Nager Electric Company, Inc. v. United States

CourtCourt of Federal Claims
Citation177 Ct. Cl. 234,368 F.2d 847
Docket NumberNo. 348-64.,348-64.
PartiesNAGER ELECTRIC COMPANY, INC. and Keystone Engineering Corporation v. The UNITED STATES.
Decision Date14 October 1966

177 Ct. Cl. 234, 368 F.2d 847 (1966)

NAGER ELECTRIC COMPANY, INC. and Keystone Engineering Corporation

No. 348-64.

United States Court of Claims.

October 14, 1966.

368 F.2d 848
368 F.2d 849
368 F.2d 850
Edwin Efros, New York City, for plaintiff; Albert Foreman, New York City, attorney of record; M. Carl Levine, Morgulas & Foreman, New York City, of counsel

Ray Goddard, Washington, D. C., with whom was Asst. Atty. Gen. John W. Douglas, for defendant.

Before COWEN, Chief Judge, and LARAMORE, DURFEE, DAVIS and COLLINS, Judges.

DAVIS, Judge.

Plaintiffs had a contract, as joint venturers, with the Atomic Energy Commission to construct a certain facility at the Knolls Atomic Power Laboratory near West Milton, New York. In July 1958, after some preliminary warning, the Commission's representative, acting under the Termination-for-Default Article, terminated some sixteen items of the work. In August 1958, nine more items were similarly ended. In each instance the plaintiffs were informed that they would be held liable to the Government for the cost of accomplishing the terminated work. Defendant asserts that the entire contract was completed and accepted on October 6, 1958.

Under the Disputes clause, the contractors appealed various controversies to the Commission, including the claim that these partial terminations-for-default had been improper. In September 1963, the Commission's hearing examiner decided certain of the disputes but did not pass upon the termination claim because this "claim was recognized by Nager to constitute a claim for breach of contract, and thus to be beyond the jurisdiction of this forum; therefore, it is not considered herein." Both the contracting officer and the contractors sought review by the Commission of the hearing examiner's determinations on the merits. (No appeal was taken from the refusal to decide the termination claims.) The Commission denied the companies' petition but granted (in part) that of the contracting officer, and subsequently upheld his position. This decision was rendered on April 23, 1964.

Suit was instituted in this court on October 16, 1964, by a petition alleging three causes of action. The first relates to the claim for improper default terminations. The other two causes of action involve demands for equitable adjustment for changes which were denied by the Commission on review of the hearing examiner.

The defendant now moves for summary judgment on the first claim as barred by limitations under 28 U.S.C. § 2501.1 As it was originally presented to us on brief and orally, the argument was that the plaintiffs did not treat this claim, in contrast to the other two, as within the purview of the administrative appellate system, and therefore that this particular claim accrued when the termination orders issued (in July and August 1958), and in any event no later than the completion of the contract (said to have been on October 6, 1958) — all of these dates being more than six years prior to the filing of the petition. At that stage the defendant seemed to acknowledge that the statute would not begin to run on claims subject to administrative appellate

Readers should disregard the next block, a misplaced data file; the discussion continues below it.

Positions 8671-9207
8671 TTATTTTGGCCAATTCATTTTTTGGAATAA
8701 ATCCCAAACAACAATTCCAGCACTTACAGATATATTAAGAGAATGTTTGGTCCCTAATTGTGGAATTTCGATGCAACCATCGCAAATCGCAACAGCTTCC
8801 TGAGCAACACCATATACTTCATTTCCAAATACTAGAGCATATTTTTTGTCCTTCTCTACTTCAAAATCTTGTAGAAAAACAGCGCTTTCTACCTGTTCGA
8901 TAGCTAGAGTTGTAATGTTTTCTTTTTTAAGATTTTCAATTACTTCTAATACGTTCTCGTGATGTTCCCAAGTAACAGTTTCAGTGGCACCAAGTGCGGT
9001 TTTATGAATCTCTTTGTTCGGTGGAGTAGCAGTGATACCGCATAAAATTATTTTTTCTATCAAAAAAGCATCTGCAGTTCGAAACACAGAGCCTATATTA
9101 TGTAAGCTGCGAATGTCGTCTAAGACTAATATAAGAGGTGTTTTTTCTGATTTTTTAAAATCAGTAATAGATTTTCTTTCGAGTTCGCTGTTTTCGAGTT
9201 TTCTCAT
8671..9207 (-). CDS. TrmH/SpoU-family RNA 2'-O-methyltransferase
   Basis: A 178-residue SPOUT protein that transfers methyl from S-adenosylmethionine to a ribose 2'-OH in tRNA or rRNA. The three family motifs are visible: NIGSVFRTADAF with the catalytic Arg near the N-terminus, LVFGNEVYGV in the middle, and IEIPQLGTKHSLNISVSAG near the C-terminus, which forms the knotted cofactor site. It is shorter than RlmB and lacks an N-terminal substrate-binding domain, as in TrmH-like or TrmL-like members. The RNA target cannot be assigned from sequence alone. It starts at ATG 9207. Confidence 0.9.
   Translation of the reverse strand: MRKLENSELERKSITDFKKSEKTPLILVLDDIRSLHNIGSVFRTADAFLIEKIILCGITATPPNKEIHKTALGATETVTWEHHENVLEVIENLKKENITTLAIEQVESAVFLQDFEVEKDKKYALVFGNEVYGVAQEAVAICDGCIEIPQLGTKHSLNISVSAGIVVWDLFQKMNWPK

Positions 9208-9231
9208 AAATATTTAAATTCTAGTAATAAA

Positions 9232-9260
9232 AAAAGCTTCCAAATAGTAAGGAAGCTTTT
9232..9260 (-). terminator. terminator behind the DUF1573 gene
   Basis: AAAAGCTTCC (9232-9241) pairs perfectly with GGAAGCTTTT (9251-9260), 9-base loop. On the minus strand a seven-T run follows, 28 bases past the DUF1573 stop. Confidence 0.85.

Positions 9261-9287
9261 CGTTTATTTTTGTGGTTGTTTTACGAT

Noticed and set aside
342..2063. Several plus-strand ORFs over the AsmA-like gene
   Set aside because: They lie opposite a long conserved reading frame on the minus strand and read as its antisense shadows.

368 F.2d 851
determination until the completion of the administrative process, but maintained that the contractor, having chosen to consider these termination claims as beyond the Commission's "disputes" jurisdiction, should be held to that election

To this initial contention plaintiffs gave three main responses. One was that the Commission's hearing examiner ruled, with the acquiescence of both sides, that this claim was a "breach" claim outside his jurisdiction, and that it was contemplated by all that this termination matter would be brought to this court together with the other claims which were clearly within conventional administrative jurisdiction; that ruling and understanding (in October 1959) was enough, it is argued, to permit plaintiffs to sue here in October 1964. The second reply to the defense of limitations was that, in any case, limitations did not commence until final payment in August 1959 and February 1960. The third, closely related to the second, was that acceptance and completion occurred, not on October 6, 1958, but some month-and-a-half later.

After the oral argument, defendant modified its stand to contend that in Government contract cases the claim arises, and the limitations period starts, no later than the completion of the work.2 This is said to be so regardless of the pendency of administrative proceedings under the Disputes clause and regardless of whether the claim in suit is for a "breach" or arises "under" the contract within the coverage of the Disputes clause (see United States v. Utah Constr. & Mining Co., 384 U.S. 394, 404-405, 86 S.Ct. 1545, 16 L.Ed.2d 642 (1966)). This general approach to limitations has since been taken by the defendant in a number of pending contract cases which we also pass upon today.3